MAY 19, 2017 06:45 AM PDT

What a Stun Gun Does to Your Body and Brain


Stun guns are commonly used by law enforcement to demobilize non-compliant suspects who pose a threat to not only law enforcement, but also to the general public, prior to arrest or to being detained.

Because they're non-lethal forms of neutralization, they get used far more often than firearms do, but what do stun guns actually do to the human body and brain?

With the 50,000 volts of electricity that enter your body, your nervous system goes through spasms that cause your muscles to lock up. Undoubtedly a painful experience, these lock-ups are described as cramp-like and often cause the suspect to fall down. This experience ends pretty shortly after the electric current is disabled.

In addition to overwhelming the body, the extreme voltage also causes mental disorientation that prevents you from taking in new information for a period of time (fortunately, this is temporary). After about an hour, you can expect normal brain function to return.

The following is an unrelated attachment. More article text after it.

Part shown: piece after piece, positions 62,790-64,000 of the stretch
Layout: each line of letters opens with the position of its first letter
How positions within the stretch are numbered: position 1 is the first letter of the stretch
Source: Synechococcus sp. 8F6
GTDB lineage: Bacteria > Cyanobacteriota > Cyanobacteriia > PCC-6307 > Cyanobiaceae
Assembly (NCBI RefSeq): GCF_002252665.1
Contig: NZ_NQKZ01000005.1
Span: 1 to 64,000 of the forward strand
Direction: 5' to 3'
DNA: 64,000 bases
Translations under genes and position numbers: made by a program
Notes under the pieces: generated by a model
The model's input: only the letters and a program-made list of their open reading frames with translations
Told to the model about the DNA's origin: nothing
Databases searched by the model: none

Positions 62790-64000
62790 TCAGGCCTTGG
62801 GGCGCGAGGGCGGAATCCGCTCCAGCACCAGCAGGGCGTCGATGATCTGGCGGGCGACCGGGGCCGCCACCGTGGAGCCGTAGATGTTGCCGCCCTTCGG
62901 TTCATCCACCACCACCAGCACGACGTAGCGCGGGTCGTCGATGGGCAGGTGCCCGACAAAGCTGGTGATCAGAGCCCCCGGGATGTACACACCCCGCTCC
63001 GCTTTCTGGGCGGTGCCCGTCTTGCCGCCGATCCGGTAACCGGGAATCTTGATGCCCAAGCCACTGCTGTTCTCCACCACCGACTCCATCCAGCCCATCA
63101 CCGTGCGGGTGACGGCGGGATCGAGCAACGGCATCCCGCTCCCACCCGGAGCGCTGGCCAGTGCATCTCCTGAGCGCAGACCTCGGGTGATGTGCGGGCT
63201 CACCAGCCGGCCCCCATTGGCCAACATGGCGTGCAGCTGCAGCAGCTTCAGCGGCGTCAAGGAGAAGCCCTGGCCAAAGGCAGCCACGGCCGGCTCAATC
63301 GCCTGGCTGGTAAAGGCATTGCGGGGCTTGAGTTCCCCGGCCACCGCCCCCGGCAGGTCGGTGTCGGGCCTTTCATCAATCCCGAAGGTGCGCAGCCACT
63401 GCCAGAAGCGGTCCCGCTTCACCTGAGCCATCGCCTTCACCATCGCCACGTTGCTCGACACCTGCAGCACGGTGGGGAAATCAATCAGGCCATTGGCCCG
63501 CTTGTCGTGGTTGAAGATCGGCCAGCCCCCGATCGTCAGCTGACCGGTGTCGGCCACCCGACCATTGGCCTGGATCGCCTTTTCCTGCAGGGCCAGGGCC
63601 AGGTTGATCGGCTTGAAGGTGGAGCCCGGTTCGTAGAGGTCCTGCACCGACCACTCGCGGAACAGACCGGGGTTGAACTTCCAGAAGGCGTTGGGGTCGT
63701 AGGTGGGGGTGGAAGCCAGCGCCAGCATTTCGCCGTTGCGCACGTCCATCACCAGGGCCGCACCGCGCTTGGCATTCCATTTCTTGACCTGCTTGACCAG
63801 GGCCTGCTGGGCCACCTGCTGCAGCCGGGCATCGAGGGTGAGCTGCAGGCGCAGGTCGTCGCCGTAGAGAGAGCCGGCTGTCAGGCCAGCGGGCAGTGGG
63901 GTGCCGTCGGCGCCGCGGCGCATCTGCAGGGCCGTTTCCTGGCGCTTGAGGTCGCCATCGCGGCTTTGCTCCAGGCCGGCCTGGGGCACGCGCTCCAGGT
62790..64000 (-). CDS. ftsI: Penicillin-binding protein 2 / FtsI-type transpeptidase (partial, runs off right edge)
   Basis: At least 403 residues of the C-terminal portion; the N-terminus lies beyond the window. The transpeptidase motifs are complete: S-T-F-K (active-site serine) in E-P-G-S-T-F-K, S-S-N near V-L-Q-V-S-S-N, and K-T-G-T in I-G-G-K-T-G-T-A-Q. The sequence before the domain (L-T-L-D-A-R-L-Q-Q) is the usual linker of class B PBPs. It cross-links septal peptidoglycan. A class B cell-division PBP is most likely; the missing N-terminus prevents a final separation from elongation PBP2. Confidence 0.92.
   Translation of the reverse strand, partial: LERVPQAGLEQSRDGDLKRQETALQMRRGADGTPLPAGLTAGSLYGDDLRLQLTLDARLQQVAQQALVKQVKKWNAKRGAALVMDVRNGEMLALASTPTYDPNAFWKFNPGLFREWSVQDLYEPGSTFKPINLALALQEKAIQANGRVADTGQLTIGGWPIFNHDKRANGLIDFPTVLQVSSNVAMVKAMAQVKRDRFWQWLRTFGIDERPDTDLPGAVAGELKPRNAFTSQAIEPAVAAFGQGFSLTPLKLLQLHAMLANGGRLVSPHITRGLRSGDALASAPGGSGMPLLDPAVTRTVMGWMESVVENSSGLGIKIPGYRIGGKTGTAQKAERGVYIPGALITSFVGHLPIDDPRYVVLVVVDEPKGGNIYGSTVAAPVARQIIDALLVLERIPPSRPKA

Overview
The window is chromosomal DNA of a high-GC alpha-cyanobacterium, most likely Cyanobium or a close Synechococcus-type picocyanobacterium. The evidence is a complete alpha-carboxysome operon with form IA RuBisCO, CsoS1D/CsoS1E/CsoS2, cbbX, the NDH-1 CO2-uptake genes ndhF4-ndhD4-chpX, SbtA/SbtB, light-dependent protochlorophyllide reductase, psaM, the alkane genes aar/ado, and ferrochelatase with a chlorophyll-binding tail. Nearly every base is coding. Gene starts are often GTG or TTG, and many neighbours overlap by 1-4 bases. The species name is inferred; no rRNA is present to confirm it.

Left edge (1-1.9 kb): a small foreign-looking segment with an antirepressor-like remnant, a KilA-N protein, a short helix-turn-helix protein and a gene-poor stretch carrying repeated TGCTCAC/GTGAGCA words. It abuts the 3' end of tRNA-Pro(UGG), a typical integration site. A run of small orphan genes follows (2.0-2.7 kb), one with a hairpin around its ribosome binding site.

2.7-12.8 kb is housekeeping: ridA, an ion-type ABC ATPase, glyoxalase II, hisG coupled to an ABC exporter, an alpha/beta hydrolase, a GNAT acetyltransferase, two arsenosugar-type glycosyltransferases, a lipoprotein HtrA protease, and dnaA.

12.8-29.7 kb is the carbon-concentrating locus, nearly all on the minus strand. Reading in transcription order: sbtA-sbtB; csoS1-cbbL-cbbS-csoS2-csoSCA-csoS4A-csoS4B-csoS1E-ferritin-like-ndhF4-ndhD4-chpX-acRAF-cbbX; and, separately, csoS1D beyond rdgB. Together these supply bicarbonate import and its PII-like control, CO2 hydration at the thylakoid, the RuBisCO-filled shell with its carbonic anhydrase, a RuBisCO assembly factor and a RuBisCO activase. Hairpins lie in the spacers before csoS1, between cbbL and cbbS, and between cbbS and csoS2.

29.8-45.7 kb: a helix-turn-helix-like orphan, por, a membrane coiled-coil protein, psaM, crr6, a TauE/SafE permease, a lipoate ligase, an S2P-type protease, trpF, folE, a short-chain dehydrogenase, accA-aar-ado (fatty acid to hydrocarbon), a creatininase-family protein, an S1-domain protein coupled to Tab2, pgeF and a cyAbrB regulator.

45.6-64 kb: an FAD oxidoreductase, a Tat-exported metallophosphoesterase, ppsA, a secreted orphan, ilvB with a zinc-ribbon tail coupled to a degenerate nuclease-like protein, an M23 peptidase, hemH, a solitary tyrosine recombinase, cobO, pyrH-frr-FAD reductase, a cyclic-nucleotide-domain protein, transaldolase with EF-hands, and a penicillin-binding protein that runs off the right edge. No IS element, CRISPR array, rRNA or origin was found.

It seems like the best of both worlds for law enforcement officers. Non-lethal and disorienting, it's the perfect mix to put a dangerous suspect in handcuffs.

About the Author
  • Fascinated by scientific discoveries and media, Anthony found his way here at LabRoots, where he would be able to dabble in the two. Anthony is a technology junkie that has vast experience in computer systems and automobile mechanics, as opposite as those sound.
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